The Between Two Words: Untold Stories of Refugees from Laos (B2W) is a project of the Center for Lao Studies. It is made possible with the generous support from The McConnell Foundation,?Turtle Bay Exploration Park,?California Humanities, and?Central Valley Community Foundation.

Celebrating California Indian Photography

– Saturday –
November 16, 2019

A Celebration of Californian Indian Photography

?2:00 – 4:00 pm |?FREE!
Richmond Museum of History
400 Nevin Avenue | Richmond 94801

Presented by cousins,?Theresa Harlan & Ruth Hopper, you are welcomed to an afternoon conversation and presentation of Californian Indian Photography.

Talk will touch on the legacy of late photographer, Dugan Aguilar and will also feature personal family photographs that depict everyday life.

Local Museum Discovers Treasure Trove of Old Photos

For Release August 18, 2018? ? ? ? ? ? ? ? ? ? ? ? ? ? ? ? ? ? ? ? ? ? ? ? ? ? ? ? ? ? ? ? ? ? ? ? ? ? ? ? ? ? ? ? ? ? ? ? ? ? ? ? ? ? ? ? ? ? ? ? ? ? ? ? ? ? ? ? ? ? ? ? ? ? ? ? ? ? ? ? ? ? ? ? ? ? ? ? ? ? ? ? ? ? ? ? ? ?Contact Melinda McCrary 510-2357387

Local Museum Discovers Treasure Trove of Old Photos

It isn?t every day that you find hidden treasure in your basement but that?s exactly what happened recently at a local museum.

The Richmond Museum of History uncovered 200 glass plate negatives of familiar sights such as Golden Gate Park, Castro Adobe in San Pablo and local Richmond businesses and people. The photos could be more than 100 years old as this medium was popular during 1880-1920.

According to Melina McCrary, the Museum?s Executive Director, local history museums rarely have the resources to catalogue donations. ?We?ve always strived for a higher level of professionalism and since 1951, we?ve taken donor information and assigned numbers to our collection, but no one has ever had a chance to search through individual items,? she said.

That all changed when the California State Library?s California Revealed project invited the Museum to accept a $10,000 grant to search through old collections. ?They know there are so many smaller historical museums like ours that have wonderful treasures in the basement can?t catalogue them,? McCrary said.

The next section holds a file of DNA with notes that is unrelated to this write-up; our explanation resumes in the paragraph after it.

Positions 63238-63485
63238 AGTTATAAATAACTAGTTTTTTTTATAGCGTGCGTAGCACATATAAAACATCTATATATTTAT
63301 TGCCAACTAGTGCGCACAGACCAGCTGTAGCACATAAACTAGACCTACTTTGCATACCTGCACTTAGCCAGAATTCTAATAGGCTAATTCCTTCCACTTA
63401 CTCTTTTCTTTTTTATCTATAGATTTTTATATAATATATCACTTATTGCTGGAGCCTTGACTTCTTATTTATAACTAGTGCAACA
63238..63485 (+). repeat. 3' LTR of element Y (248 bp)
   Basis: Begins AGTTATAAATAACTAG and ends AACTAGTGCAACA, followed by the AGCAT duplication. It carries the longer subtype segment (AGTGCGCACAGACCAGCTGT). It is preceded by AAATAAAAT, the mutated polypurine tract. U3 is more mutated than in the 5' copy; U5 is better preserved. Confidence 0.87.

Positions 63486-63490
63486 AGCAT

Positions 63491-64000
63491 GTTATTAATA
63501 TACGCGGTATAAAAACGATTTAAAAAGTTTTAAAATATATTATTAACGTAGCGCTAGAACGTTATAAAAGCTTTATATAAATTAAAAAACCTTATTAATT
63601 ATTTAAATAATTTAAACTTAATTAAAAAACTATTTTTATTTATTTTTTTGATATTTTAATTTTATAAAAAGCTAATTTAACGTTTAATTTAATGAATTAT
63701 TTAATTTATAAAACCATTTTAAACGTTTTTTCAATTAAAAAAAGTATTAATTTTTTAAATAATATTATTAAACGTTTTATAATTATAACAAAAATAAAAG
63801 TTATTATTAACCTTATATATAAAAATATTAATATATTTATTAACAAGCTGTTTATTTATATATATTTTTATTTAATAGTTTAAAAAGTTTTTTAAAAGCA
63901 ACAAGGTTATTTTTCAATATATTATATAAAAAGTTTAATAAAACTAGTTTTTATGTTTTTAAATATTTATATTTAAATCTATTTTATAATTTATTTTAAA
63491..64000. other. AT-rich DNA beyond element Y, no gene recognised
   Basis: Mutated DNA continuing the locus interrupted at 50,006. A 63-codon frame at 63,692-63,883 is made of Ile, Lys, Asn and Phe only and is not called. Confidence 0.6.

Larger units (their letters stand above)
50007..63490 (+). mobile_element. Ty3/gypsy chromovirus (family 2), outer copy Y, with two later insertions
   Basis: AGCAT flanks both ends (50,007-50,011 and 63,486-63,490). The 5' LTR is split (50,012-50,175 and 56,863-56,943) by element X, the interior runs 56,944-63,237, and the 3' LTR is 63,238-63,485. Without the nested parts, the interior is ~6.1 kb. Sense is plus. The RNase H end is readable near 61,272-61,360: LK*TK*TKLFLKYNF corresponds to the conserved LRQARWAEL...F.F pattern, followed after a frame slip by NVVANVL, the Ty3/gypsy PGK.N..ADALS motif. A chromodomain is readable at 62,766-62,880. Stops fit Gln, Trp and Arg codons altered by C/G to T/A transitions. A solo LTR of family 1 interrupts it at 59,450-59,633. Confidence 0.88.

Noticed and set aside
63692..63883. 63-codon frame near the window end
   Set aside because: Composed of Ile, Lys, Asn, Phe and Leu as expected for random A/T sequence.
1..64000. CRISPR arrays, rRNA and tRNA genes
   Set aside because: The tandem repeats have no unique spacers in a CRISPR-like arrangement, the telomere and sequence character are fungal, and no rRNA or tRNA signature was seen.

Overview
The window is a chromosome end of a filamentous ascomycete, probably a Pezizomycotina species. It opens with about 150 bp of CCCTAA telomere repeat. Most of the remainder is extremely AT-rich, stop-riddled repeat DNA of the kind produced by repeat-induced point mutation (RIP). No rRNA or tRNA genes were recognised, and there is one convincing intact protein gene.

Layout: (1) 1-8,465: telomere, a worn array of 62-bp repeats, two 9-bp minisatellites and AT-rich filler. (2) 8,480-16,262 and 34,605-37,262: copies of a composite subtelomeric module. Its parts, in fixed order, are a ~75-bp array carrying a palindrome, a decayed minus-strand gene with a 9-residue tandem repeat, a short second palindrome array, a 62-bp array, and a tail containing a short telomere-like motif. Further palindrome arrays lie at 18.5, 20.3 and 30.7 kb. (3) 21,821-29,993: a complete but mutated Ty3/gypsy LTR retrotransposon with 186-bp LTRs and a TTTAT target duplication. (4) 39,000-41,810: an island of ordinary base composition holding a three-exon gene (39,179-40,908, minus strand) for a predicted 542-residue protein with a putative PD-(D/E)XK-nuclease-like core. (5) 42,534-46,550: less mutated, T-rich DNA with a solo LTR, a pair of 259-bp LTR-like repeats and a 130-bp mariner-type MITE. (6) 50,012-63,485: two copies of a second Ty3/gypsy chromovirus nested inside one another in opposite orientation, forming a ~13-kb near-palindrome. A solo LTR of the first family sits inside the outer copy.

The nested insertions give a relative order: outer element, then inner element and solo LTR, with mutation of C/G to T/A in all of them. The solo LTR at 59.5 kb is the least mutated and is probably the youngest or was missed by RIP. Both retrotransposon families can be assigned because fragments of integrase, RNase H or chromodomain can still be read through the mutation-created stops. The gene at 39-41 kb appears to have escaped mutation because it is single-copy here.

The grant allowed her to hire a team, who are all local people, to begin digging. ??Lo and behold ? there was a box of 200 glass plate negatives,? said McCrary.? In fact, some of the plates had been scanned in 2003 but not catalogued or stored properly. At that time, the Museum felt they didn?t want to share the images them with the public. They put them away and forgot about them.

?That?s the opposite of our current philosophy,? says McCrary, who has been the Director since 2013. ??We are a community museum and we want to share.?? Because glass plate negatives are very rare and very delicate, the Museum is being very careful not to handle them too much. They will transfer them to archival quality storage containers and display the scanned images.?The Museum plans to request that their new-found treasures be posted on the California Revealed website,?http://californiarevealed.org, along with California-related materials from many California libraries, archives, and museums.?# # #

Dia de los Muertos at the Richmond Museum of History

Day of the Dead at the Richmond Museum of History

Life, Love, Legacy | October 26 ? November 4, 2018

Click here to download the call for artists—->?RMH DDLM Call for Submissions_rev

Artists and community members are asked to submit proposals for ofrendas/altars that honor the deceased and/or pays tribute to departed ancestors. Ofrendas honoring the dearly departed members of the greater Richmond community will be given preference.

?DEADLINE: Sunday, 9/29/18 by 5:00 p.m. PST (Deadline Extended!!)